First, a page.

Jane Prescott-Smith: I think that has affected it quite a bit. Some people tune out. They don't want to deal with that negativity, and rather than engage and get the conversation back on track, they simply opt out of it. Which is a problem. We want as many people to be engaged as possible. And so we have to find ways to encourage people to engage in a more civil way.
Ted Simons: And one of those ways would be by way of a deliberative democracy. And again let's define terms here.
Alberto Olivas: Deliberative democracy is a range of things that you can do at the individual level or organizations, community, political issues that is free of the fear of am I going to get into a fight? Am I going to have a terrible experience? It is tied to civil discourse. Are we able to talk through our differences in a way that we're learning through each other and not trying to attack and defeat the other side.
Ted Simons: Are there models for that?
Alberto Olivas: There is a lot of models for doing it. We go around and work with different communities in the state to teach them how to frame an issue for the public to deliberate in a way that encompasses the range of ideas how to deal with a given problem. Everyone can see their perspective is represented. Their ideas will be given respect and some consideration. We do that in town hall, public forums. We don't bring in a lot of experts on the topic. We bring people from the community. We say, here, this is a problem for all of us in this community. Here are the major schools of thought about what to do about that and let's look at each one and determine what are the salient good points, what are the tradeoffs and consequences and what can we all agree to as a community that meets our common interests?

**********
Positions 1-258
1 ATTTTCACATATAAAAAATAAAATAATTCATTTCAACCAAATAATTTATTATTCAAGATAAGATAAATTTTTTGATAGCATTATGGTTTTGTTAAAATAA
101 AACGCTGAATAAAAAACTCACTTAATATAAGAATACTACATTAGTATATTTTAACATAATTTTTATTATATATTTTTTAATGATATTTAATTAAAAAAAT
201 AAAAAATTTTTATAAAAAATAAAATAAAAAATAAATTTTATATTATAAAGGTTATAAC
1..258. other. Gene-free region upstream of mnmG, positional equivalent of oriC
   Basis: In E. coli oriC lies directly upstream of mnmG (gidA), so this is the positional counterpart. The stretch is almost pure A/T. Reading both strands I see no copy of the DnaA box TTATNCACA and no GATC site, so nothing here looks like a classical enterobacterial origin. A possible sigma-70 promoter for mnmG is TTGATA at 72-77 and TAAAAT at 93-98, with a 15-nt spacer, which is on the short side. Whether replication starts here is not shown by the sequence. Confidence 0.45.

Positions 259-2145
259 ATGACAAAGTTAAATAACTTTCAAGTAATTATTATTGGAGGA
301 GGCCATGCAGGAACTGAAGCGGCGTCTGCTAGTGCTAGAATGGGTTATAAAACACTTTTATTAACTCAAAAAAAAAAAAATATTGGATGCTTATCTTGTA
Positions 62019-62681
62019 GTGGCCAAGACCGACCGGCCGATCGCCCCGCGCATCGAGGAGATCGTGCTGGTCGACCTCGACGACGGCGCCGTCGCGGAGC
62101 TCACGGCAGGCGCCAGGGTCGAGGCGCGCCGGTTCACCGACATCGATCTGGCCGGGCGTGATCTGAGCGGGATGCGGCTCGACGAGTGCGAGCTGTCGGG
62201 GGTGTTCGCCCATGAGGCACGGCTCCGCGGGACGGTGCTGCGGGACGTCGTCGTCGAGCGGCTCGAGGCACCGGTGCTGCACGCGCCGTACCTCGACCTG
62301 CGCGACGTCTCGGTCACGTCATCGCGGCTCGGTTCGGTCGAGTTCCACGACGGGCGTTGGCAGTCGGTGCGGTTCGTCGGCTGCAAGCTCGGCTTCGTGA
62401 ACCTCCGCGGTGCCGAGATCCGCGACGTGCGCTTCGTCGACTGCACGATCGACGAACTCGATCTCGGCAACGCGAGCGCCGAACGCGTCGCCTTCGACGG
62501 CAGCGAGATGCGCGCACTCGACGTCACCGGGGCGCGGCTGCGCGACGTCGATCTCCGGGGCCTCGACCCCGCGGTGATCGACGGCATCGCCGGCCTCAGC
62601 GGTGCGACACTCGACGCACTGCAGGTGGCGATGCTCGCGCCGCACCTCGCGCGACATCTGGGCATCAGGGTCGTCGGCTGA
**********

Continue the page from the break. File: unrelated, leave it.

Ted Simons: So what Alberto's talking about with deliberative democracy and what Jane's talking about with civil discourse, again, back to the umbrella, civil engagement, folks that are able to debate in a civil manner and those willing to engage themselves in deliberative democracy --